Got funding? White school districts get billions more than schools with students of color
Though Brown v. Board of Education established that segregated schools are unconstitutional back in 1954, we’ve made little progress toward improving educational opportunity for students of color in America since then. According to writer and MacArthur “genius grant” recipient Nikole Hannah Jones, in some districts, school segregation is worse now than it was in the 1970s. And now we have recent financial data that demonstrates the incredible funding disparity between white school districts and districts that serve mostly students of color.
A new report from the nonprofit EdBuild singles out states in which school districts that serve predominantly white students receive $23 billion more in funding than those with predominantly black and brown students. Yes, you read that right: billions, with a B. According to NPR, the report states that “for every student enrolled, the average nonwhite school district receives $2,226 less than a white school district.”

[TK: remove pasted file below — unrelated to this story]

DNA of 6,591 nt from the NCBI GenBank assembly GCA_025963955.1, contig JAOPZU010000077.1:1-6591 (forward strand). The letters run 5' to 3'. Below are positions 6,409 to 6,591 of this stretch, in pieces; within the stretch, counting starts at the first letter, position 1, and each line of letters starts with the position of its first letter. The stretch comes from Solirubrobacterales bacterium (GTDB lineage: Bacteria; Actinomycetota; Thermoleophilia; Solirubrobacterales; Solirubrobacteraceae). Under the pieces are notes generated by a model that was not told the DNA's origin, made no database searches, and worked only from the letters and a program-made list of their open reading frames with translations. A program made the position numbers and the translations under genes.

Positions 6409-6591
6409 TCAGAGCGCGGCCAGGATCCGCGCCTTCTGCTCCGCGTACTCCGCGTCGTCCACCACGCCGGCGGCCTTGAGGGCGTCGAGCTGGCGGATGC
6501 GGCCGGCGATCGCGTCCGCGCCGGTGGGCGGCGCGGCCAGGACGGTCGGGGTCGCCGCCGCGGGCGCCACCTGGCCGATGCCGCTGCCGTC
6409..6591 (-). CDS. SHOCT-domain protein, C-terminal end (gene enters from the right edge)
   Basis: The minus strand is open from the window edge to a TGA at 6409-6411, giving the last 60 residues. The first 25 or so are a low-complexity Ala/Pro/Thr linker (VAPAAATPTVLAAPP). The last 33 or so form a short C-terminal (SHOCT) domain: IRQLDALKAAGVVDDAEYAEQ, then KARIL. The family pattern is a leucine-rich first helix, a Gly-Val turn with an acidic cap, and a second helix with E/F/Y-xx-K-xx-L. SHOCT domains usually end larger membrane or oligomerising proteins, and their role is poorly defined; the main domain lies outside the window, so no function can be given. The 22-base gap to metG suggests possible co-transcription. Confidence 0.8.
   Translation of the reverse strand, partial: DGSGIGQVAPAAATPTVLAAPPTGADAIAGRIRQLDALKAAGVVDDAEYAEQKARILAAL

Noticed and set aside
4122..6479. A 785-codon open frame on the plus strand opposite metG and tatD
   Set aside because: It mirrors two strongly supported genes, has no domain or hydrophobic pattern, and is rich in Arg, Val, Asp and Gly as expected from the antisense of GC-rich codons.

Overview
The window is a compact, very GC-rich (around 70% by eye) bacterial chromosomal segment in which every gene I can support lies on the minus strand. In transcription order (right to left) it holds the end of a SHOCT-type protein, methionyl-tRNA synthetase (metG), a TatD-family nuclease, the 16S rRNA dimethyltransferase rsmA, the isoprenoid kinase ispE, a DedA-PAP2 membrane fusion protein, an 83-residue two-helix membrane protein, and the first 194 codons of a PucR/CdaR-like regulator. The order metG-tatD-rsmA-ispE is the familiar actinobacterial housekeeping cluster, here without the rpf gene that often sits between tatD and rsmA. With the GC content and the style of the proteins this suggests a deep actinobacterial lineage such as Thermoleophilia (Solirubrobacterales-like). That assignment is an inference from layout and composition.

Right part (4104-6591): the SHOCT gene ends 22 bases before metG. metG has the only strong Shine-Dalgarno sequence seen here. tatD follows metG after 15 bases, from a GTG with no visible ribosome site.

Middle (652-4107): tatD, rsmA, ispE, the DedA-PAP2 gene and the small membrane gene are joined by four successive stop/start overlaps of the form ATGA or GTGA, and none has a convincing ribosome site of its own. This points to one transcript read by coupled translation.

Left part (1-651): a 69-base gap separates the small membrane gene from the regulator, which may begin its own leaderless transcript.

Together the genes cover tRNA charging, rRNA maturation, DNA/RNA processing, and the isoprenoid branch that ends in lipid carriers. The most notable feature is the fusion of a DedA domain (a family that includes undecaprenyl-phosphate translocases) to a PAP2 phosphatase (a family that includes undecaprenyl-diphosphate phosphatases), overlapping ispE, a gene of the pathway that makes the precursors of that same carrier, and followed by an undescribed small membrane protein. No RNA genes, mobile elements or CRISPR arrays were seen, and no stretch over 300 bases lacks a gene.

The data comes from 21 different states where this disparity exists. These include California, New York, and New Jersey, which are some of the most demographically diverse places in the United States. However, this is an issue that impacts students all across the country. According to the EdBuild report, more than half of students in the U.S. go to segregated, or what they refer to as “racially concentrated,” schools. Not all predominantly black and brown schools are in high-poverty areas. But the ones that are tend to fare the worst. Schools that serve primarily students of color in areas where there is a high concentration of poverty receive less money. Those districts get about $1,600 less per student than the national average, compared to schools that serve predominantly white and poor students, which receive only about $130 less. There goes the argument about class trumping race. The data shows that poor white students still get more school funding than black and brown students. If anything, the parents of poor black and brown students should really be the ones with all that economic anxiety that supposedly elected Donald Trump.